People should have fewer children in order to save the earth, a Vatican-run "Biological Extinction workshop" panel last week suggested, with one panelist implying the support of Pope Francis.
At a press conference about this meeting of the Pontifical Academy of Sciences in Rome last Thursday, botanist Peter Raven, a member of the PAS, said that because of the threat of overpopulation, "we need at some point to have a limited number of people which is why Pope Francis and his three most recent predecessors have always argued that you should not have more children than you can bring up properly."
Jennifer Roback Morse, who has a Ph.D. in economics and is the founder and president of the Ruth Institute, criticized the suggestion.
"[Raven] is so misleading that it amounts to a lie," she said in an interview with The Christian Post Monday, noting that his statement is a "pathetic" attempt to "enlist past popes into his over-population scare narrative."
"Of course, the popes have said that people should consider how many children they bring up properly. But this has never meant population control by governments, or unnatural contraception. Pope Paul VI was very clear on these points. So was Pope St. John Paul II, and Pope Benedict. And in fact, so is Pope Francis," Morse said.
What concerned many, however, was the Vatican panel's inclusion of a research paper by noted population control advocates Paul Ehrlich and Partha Dasgupta. Ehrlich is the co-author of the 1968 book The Population Bomb, which argues that in order to save the planet the global population growth rate needed to be reduced to zero or negative. To this day, Ehrlich continues to openly advocate for his central theory, pushing abortion and sterilization measures to achieve his desired ends. The Population Bomb also made several cataclysmic predictions which never materialized, including that hundreds of millions of people across the globe would die from starvation in the 1970s and 80s.
Steven W. Mosher, president of the Virginia-based Population Research Institute, told The Christian Post that the he found the symposium "bewildering" to watch.
"I understand that sometimes you may invite the opposition to give their perspective but you always begin and end, or you should always begin and end, with the Christian position. It goes back to the first commandment given to our first parents — which is by God to Adam and Eve in which He said: 'Be fruitful and multiply,'" Mosher noted.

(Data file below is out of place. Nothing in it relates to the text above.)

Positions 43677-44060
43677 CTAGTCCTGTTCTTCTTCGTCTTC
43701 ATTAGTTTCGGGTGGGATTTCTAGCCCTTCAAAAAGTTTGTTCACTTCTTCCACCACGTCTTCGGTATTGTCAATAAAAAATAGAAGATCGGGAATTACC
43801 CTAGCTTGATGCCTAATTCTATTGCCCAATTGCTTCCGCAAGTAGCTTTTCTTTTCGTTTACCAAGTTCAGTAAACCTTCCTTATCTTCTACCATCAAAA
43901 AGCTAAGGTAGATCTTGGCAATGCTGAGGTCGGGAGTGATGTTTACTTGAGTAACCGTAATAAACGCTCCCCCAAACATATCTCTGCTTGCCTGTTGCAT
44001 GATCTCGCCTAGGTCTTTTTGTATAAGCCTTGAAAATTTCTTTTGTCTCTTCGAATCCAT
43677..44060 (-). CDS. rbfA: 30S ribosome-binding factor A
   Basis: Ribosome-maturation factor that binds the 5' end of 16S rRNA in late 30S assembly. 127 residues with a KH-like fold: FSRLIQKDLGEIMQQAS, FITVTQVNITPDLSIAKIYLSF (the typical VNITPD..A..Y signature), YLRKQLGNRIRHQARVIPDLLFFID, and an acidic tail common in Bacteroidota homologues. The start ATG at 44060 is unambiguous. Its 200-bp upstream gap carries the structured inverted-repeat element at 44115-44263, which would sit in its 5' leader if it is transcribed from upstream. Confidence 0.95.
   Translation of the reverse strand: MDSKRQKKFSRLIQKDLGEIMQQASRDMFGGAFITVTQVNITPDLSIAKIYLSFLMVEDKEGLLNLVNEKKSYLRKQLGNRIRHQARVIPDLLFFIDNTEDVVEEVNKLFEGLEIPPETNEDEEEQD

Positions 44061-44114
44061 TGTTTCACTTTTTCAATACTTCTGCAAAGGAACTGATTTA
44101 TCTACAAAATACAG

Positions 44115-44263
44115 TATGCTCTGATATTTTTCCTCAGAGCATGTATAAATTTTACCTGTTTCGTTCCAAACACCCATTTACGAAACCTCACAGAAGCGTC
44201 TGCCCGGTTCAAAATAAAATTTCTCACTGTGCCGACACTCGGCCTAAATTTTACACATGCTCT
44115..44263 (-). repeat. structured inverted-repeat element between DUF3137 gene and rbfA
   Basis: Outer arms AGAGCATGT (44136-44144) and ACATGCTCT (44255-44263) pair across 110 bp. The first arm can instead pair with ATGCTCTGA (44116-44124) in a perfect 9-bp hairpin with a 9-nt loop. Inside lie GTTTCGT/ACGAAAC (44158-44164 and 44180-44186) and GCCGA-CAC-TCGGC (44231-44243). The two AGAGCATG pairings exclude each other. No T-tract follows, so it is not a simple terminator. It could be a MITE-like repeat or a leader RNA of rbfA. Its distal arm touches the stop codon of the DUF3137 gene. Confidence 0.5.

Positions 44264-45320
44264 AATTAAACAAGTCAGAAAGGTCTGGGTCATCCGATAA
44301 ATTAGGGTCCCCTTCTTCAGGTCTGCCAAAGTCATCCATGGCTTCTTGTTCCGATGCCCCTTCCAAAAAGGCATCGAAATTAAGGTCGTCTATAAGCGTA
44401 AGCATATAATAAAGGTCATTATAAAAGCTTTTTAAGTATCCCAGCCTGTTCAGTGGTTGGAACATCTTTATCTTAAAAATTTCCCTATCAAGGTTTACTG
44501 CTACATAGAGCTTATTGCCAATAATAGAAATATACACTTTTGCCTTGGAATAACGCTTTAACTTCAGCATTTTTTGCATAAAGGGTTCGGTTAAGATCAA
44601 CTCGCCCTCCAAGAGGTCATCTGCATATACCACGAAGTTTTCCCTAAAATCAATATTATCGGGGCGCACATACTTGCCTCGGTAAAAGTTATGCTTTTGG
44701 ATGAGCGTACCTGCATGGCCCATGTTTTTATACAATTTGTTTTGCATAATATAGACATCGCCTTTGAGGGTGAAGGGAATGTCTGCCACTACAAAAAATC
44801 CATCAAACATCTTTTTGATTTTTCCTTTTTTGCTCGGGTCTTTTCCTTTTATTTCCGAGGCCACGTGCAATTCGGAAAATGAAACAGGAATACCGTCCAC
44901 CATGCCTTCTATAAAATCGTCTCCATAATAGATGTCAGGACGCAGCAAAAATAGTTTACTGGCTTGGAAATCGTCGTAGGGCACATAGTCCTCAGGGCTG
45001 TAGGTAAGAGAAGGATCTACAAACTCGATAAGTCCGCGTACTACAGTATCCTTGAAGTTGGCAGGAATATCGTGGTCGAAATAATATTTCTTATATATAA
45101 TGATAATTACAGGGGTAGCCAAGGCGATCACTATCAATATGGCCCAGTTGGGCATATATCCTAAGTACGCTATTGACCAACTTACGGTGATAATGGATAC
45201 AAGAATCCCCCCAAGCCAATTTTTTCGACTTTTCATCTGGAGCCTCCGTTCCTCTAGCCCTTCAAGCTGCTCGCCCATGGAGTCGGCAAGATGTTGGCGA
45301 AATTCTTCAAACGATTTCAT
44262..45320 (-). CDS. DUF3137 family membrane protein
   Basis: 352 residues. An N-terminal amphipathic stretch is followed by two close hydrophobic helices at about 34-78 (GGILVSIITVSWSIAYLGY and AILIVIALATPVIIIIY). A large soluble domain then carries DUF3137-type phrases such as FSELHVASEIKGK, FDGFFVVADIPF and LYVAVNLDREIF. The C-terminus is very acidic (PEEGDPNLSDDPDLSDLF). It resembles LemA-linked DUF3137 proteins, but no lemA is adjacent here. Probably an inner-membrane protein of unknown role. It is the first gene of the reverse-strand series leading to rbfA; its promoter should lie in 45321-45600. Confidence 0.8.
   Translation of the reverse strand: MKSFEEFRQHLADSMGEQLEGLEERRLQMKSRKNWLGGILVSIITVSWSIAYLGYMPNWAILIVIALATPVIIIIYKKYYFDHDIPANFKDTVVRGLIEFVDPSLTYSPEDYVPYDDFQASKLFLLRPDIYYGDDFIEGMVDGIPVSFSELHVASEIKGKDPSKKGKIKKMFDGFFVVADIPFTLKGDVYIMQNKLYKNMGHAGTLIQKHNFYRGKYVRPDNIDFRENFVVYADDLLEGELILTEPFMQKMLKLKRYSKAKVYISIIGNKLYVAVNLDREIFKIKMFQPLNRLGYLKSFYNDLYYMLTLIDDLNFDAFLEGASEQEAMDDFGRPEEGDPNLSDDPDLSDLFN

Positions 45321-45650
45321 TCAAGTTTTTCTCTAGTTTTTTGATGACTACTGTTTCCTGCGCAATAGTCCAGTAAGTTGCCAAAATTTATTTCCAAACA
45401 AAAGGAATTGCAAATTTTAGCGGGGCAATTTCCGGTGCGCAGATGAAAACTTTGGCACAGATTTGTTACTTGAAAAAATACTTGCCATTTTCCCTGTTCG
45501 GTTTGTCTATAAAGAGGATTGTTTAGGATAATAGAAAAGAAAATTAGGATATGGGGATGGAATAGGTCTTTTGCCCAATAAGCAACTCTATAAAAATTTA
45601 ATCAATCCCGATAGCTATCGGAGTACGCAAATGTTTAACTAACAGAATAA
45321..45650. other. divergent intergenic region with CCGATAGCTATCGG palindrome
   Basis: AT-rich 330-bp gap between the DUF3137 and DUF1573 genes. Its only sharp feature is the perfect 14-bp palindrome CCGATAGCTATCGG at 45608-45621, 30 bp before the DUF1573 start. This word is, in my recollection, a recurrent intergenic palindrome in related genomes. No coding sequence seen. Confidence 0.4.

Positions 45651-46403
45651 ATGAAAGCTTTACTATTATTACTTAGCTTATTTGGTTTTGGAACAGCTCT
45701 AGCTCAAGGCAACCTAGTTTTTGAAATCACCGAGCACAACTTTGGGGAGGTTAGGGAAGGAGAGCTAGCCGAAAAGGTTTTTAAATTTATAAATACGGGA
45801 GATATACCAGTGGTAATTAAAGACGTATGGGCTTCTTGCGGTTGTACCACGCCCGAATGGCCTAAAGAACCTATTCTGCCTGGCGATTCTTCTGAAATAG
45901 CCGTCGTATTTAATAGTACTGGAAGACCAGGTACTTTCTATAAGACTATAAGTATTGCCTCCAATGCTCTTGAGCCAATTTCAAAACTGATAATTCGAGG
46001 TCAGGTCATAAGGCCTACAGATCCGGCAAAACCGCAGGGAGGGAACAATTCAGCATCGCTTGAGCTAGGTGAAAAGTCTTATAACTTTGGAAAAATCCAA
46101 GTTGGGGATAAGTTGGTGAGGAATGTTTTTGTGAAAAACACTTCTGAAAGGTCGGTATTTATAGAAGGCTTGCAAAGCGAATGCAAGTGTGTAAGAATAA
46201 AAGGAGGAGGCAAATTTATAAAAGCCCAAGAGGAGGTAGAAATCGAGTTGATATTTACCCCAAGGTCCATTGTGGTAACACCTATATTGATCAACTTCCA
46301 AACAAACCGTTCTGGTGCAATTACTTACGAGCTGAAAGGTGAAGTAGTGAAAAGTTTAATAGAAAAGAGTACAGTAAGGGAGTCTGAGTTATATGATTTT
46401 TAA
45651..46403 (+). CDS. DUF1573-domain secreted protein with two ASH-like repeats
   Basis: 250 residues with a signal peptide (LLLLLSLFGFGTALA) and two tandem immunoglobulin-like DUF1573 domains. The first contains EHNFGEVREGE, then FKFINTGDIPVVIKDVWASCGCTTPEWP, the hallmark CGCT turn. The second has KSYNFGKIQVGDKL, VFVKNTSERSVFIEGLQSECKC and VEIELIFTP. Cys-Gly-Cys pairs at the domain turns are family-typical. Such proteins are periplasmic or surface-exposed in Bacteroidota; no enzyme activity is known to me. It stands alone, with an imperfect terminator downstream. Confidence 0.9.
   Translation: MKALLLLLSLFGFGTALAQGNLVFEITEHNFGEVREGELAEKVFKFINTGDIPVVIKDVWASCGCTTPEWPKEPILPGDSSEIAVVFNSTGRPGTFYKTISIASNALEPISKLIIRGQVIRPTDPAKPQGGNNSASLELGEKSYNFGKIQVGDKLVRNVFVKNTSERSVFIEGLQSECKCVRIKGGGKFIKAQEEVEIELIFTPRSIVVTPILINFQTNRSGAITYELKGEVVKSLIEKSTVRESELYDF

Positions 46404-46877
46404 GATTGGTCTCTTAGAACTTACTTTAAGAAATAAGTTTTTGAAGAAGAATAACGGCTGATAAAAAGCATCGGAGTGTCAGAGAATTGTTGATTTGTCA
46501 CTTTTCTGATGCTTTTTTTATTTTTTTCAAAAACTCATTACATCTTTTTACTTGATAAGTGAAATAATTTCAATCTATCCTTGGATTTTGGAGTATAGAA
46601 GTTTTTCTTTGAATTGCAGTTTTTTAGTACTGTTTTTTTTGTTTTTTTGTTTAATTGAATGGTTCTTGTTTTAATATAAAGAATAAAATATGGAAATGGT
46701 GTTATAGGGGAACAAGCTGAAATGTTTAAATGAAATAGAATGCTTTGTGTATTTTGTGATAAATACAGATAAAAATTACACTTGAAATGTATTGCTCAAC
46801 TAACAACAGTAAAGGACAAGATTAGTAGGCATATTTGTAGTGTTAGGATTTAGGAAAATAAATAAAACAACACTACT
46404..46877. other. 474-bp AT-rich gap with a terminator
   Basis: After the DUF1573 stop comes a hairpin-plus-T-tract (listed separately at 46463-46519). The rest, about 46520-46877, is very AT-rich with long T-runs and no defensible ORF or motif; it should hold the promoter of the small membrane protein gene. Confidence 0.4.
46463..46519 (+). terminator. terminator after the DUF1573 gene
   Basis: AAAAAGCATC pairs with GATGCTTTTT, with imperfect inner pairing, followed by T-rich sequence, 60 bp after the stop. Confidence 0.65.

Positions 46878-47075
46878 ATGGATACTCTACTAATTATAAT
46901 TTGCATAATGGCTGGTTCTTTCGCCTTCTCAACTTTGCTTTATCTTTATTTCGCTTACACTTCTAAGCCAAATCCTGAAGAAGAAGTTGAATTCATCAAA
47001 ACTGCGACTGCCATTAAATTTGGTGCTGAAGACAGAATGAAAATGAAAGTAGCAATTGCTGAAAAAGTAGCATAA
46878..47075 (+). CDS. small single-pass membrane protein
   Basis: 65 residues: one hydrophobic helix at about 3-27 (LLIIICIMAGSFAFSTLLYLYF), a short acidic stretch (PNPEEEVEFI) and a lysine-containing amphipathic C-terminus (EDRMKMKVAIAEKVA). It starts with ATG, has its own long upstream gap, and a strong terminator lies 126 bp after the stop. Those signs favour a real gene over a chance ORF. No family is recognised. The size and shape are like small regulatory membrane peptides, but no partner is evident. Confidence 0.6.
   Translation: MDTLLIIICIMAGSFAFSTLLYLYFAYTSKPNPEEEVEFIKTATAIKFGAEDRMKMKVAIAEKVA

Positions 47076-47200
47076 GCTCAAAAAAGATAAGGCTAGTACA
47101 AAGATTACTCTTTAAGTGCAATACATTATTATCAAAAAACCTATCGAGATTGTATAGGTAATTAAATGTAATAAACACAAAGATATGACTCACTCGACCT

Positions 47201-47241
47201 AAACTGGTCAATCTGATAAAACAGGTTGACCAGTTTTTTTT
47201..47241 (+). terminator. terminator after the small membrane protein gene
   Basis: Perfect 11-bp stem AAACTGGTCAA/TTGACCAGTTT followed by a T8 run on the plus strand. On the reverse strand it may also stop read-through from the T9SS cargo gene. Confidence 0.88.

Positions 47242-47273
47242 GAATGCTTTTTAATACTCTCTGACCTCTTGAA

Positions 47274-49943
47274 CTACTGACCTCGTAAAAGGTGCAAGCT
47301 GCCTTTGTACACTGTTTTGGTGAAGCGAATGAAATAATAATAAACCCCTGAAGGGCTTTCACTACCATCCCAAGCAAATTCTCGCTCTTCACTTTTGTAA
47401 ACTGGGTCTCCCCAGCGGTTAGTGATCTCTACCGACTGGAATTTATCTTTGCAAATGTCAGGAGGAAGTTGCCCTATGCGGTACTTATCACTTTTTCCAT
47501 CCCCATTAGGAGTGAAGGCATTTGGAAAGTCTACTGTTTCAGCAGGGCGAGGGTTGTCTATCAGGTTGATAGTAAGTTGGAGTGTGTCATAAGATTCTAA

An all-knowing God would not have made a planet insufficient for our human needs as the number of people increased, he added, and He would "pre-deploy the resources that we would then unlock with our creative intelligence, another gift from God."
Yet aside from anything theological, the history of the human race has shown this to be true.
"As our numbers have grown, our well-being has grown even faster because we collectively invent solutions for the problems caused by our numbers, which leave us better off at the end of the day than when we started," Mosher maintained.
The PRI president also told CP that even though the official position of the Roman Catholic Church states otherwise, he was left with the impression that the Pontifical Academy of Sciences now holds that the world is overpopulated and that couples should have fewer children since that is purportedly the only way to protect the natural environment.
By including Ehrlich's and Dasgupta's research, a Vatican organization is "sowing confusion," he said, and "whenever you sound an uncertain trumpet, especially in a day and age when the world is telling us something very contrary to Catholic and Christian teaching, then you are failing in your duty."
"We have to speak the truth in season and out of season."
During the panel, Dasgupta said that humans must come to a point where their numbers are determined by how "the earth can replenish herself," according to LifeSiteNews. When LifeSiteNews asked him what this point would look like and how many people are the ideal for the planet, he replied that the number should not be calculated.
"The number of humans depends on standards of living, or quality of life. It depends on the total demand that we make on Mother Nature. If humans were not here there would be other factors," Dasgupta asserted.
But such sentiment is the "height of arrogance," said Mosher.
For wealthy, dying populations in rich European countries to go into poor nations and essentially say that "a life lived at less than $10,000 per capita is not worth living, and so, therefore, you shouldn't have children because you can't give them each their own separate bedroom and promise to pay private school tuition" is a pitiful measure of the value of life, he said.
Mosher continued: "Why isn't the yardstick how many people we're bringing to Christ, how many souls we're saving, and how many souls we're bringing into existence? ... Moreover, for the Christian, the ultimate goal is not to populate earth but heaven — an unreachable goal if people are to have fewer or no children."
Morse concurred, saying that the entire meeting on this "Biological Extinction" is "the result of a terrible lapse in judgment, at best, and at worst, an exploitive misuse of the moral authority of the Catholic Church for an ideological agenda unrelated to the salvation of souls."
Correction: March 7, 2017
An earlier version of this article incorrectly stated that Peter Raven is president of the Pontifical Academy of Sciences in Rome. Raven is a member, not president, of PAS.